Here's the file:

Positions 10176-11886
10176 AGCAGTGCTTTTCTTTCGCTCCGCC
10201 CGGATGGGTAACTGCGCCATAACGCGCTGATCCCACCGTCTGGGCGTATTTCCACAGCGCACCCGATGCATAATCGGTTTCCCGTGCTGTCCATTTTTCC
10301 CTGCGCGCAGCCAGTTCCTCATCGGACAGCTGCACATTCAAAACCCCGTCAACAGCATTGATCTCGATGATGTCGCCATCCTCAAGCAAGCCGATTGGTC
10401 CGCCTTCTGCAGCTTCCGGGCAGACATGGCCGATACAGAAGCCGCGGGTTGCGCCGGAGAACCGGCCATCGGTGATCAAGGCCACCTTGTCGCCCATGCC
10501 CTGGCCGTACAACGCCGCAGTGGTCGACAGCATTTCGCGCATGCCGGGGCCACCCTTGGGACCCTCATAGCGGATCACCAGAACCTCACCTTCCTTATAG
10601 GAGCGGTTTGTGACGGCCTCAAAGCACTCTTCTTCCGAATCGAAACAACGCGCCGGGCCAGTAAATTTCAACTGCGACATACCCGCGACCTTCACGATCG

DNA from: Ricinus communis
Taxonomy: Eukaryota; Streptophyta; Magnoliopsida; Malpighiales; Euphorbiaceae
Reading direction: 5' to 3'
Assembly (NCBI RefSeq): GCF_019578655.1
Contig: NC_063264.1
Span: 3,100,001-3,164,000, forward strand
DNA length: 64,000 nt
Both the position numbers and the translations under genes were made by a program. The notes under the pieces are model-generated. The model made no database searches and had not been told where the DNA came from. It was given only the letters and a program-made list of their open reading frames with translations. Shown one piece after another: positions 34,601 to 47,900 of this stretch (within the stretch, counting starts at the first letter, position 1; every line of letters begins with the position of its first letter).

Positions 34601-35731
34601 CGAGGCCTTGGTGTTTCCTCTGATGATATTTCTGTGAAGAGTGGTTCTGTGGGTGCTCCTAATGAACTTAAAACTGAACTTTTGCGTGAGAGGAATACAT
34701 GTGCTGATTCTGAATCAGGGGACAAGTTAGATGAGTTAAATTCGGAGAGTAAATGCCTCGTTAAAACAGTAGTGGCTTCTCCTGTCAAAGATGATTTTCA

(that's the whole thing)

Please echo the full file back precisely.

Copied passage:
Positions 10176-11886
10176 AGCAGTGCTTTTCTTTCGCTCCGCC
10201 CGGATGGGTAACTGCGCCATAACGCGCTGATCCCACCGTCTGGGCGTATTTCCACAGCGCACCCGATGCATAATCGGTTTCCCGTGCTGTCCATTTTTCC
10301 CTGCGCGCAGCCAGTTCCTCATCGGACAGCTGCACATTCAAAACCCCGTCAACAGCATTGATCTCGATGATGTCGCCATCCTCAAGCAAGCCGATTGGTC
10401 CGCCTTCTGCAGCTTCCGGGCAGACATGGCCGATACAGAAGCCGCGGGTTGCGCCGGAGAACCGGCCATCGGTGATCAAGGCCACCTTGTCGCCCATGCC
10501 CTGGCCGTACAACGCCGCAGTGGTCGACAGCATTTCGCGCATGCCGGGGCCACCCTTGGGACCCTCATAGCGGATCACCAGAACCTCACCTTCCTTATAG
10601 GAGCGGTTTGTGACGGCCTCAAAGCACTCTTCTTCCGAATCGAAACAACGCGCCGGGCCAGTAAATTTCAACTGCGACATACCCGCGACCTTCACGATCG

DNA from: Ricinus communis
Taxonomy: Eukaryota; Streptophyta; Magnoliopsida; Malpighiales; Euphorbiaceae
Reading direction: 5' to 3'
Assembly (NCBI RefSeq): GCF_019578655.1
Contig: NC_063264.1
Span: 3,100,001-3,164,000, forward strand
DNA length: 64,000 nt
Both the position numbers and the translations under genes were made by a program. The notes under the pieces are model-generated. The model made no database searches and had not been told where the DNA came from. It was given only the letters and a program-made list of their open reading frames with translations. Shown one piece after another: positions 34,601 to 47,900 of this stretch (within the stretch, counting starts at the first letter, position 1; every line of letters begins with the position of its first letter).

Positions 34601-35731
34601 CGAGGCCTTGGTGTTTCCTCTGATGATATTTCTGTGAAGAGTGGTTCTGTGGGTGCTCCTAATGAACTTAAAACTGAACTTTTGCGTGAGAGGAATACAT
34701 GTGCTGATTCTGAATCAGGGGACAAGTTAGATGAGTTAAATTCGGAGAGTAAATGCCTCGTTAAAACAGTAGTGGCTTCTCCTGTCAAAGATGATTTTCA